Produced in Massachusetts in 1807, John Greenleaf Whittier’s career breaks up into four intervals: poet/journalist, abolitionist, writer/humanitarian and Quaker poet. The two banded together in the abolitionist cause. By 1843 Whittier determined that to use the political arena towards abolition. The second of four children born into a Quaker couple, Whittier grew up on a farm. He’d little education, however he found a passion for poetry at a young age.
In 1826, Whittier had his first poem published. Abolitionist William Lloyd Garrison edited the newspaper and supported Whittier in his writing. Before long, Whittier was pursuing a profession in journalism. Whittier also published his first novel, Legends of New England in Prose and Poetry, in 1831.
Together with the pamphlet Justice and Expediency (1833), Whittier concentrated his writing abilities on improving the abolitionist cause. In the 1830s, he gave numerous lectures against captivity and composed poems championing its abolition. These works afterwards appeared in the 1837 collection Poems Written Throughout the Improvement of the Abolition Question in America. From 1838 to 1840, Whittier edited the abolitionist paper the Pennsylvania Freeman. While he was editor, an angry mob destroyed the newspaper’s offices. By 1843, Whittier had picked to distance himself from extreme abolitionist strategies, instead preferring to make use of political solutions to recommend for the ending of captivity.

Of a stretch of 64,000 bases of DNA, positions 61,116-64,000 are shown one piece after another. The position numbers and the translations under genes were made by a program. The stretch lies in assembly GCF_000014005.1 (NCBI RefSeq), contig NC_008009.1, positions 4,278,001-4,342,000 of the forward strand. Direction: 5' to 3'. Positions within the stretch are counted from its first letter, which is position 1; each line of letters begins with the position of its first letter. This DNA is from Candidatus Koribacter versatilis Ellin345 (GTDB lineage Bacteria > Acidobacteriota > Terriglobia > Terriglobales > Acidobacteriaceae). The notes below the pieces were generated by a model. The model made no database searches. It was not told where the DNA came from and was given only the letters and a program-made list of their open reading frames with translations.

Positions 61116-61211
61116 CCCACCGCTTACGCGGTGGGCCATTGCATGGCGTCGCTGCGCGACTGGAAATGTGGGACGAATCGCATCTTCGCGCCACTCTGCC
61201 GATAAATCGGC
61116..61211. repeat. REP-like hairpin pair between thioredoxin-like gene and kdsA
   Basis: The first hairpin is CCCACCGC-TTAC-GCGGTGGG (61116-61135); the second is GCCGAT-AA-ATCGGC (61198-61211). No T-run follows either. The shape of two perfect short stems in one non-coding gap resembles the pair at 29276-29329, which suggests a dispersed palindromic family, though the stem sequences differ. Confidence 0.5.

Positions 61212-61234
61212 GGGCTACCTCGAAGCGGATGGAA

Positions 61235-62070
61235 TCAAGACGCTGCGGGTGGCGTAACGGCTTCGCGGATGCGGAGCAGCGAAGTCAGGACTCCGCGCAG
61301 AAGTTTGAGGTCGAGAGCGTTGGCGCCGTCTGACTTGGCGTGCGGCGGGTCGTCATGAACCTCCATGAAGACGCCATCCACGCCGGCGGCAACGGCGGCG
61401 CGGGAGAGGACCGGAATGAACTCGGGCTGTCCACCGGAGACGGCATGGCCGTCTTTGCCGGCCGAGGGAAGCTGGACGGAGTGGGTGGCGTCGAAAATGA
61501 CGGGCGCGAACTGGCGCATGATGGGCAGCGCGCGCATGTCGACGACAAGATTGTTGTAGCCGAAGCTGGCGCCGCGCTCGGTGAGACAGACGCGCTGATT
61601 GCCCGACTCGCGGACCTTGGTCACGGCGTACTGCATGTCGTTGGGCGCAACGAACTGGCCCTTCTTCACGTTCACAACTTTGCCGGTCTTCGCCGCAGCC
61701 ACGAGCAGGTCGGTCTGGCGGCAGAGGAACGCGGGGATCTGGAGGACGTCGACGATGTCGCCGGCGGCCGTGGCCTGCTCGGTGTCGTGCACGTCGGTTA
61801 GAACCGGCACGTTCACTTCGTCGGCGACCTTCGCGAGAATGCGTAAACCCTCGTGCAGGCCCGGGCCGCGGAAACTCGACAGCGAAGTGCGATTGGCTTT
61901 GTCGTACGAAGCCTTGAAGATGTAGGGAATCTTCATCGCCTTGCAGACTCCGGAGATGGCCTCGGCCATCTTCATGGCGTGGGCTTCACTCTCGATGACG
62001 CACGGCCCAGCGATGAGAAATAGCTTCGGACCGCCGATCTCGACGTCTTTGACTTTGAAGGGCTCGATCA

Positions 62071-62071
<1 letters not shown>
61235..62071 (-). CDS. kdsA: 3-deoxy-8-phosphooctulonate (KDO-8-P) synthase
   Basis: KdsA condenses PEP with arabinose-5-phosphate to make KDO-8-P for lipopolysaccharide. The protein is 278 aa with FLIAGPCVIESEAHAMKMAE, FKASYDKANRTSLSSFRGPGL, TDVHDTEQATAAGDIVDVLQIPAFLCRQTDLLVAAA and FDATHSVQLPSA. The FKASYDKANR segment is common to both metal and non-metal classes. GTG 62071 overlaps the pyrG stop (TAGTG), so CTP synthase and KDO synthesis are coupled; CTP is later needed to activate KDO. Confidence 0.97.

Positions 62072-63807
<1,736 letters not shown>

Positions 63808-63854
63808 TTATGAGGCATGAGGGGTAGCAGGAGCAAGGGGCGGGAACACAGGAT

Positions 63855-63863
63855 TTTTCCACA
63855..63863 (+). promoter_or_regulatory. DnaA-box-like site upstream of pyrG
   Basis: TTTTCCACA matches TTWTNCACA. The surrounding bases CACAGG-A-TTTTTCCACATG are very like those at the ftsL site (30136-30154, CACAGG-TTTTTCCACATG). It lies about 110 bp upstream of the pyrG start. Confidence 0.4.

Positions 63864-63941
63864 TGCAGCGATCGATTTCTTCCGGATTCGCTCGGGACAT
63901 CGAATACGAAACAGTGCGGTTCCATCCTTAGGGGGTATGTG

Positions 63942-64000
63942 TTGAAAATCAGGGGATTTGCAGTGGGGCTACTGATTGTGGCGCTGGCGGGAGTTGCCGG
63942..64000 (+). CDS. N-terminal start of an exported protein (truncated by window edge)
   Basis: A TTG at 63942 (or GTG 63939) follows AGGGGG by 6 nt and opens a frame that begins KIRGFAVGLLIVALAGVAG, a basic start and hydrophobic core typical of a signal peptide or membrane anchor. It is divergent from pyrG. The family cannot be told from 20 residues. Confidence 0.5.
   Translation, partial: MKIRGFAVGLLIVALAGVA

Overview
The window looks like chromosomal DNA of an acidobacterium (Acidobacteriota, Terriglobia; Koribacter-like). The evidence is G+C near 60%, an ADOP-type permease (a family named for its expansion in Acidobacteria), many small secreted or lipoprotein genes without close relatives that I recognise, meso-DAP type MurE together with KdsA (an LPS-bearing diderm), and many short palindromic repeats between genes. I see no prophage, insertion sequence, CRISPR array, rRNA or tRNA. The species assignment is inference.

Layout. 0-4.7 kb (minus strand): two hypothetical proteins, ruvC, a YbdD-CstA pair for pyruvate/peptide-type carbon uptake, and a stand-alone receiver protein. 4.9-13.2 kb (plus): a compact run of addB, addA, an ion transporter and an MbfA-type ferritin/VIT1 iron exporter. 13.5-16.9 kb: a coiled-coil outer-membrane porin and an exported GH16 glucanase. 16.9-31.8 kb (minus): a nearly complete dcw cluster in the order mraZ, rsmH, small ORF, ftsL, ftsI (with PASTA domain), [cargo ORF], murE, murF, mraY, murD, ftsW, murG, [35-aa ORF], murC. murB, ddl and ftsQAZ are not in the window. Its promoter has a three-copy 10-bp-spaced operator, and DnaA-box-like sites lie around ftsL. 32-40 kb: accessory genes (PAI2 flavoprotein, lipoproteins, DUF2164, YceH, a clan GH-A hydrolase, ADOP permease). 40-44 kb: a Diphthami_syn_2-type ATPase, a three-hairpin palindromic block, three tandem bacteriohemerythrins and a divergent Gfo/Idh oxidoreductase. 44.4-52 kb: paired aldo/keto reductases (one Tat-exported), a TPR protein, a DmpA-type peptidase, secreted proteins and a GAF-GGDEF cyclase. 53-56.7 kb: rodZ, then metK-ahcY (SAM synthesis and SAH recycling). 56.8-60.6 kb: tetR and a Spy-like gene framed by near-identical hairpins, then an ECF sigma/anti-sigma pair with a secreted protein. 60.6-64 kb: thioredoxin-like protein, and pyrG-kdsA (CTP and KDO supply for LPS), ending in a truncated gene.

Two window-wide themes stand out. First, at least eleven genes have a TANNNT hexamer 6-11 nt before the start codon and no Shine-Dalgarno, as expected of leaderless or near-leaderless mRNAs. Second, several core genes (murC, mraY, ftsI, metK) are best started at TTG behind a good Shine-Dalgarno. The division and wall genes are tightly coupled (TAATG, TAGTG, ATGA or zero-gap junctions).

Whittier never ceased composing poetry, though his focus changed in the political to the pastoral in his later works. With 1866’s Snow-Bound: A Winter Idyl, he became among the nation’s most famous poets. The work sold well enough to set him up comfortably; readers adopted his later groups also. In 1890, Whittier printed his last collection of poetry, At Sundown. Whittier was 84 when he died on September 7, 1892, in a buddy ‘s house in Hampton Falls, New Hampshire.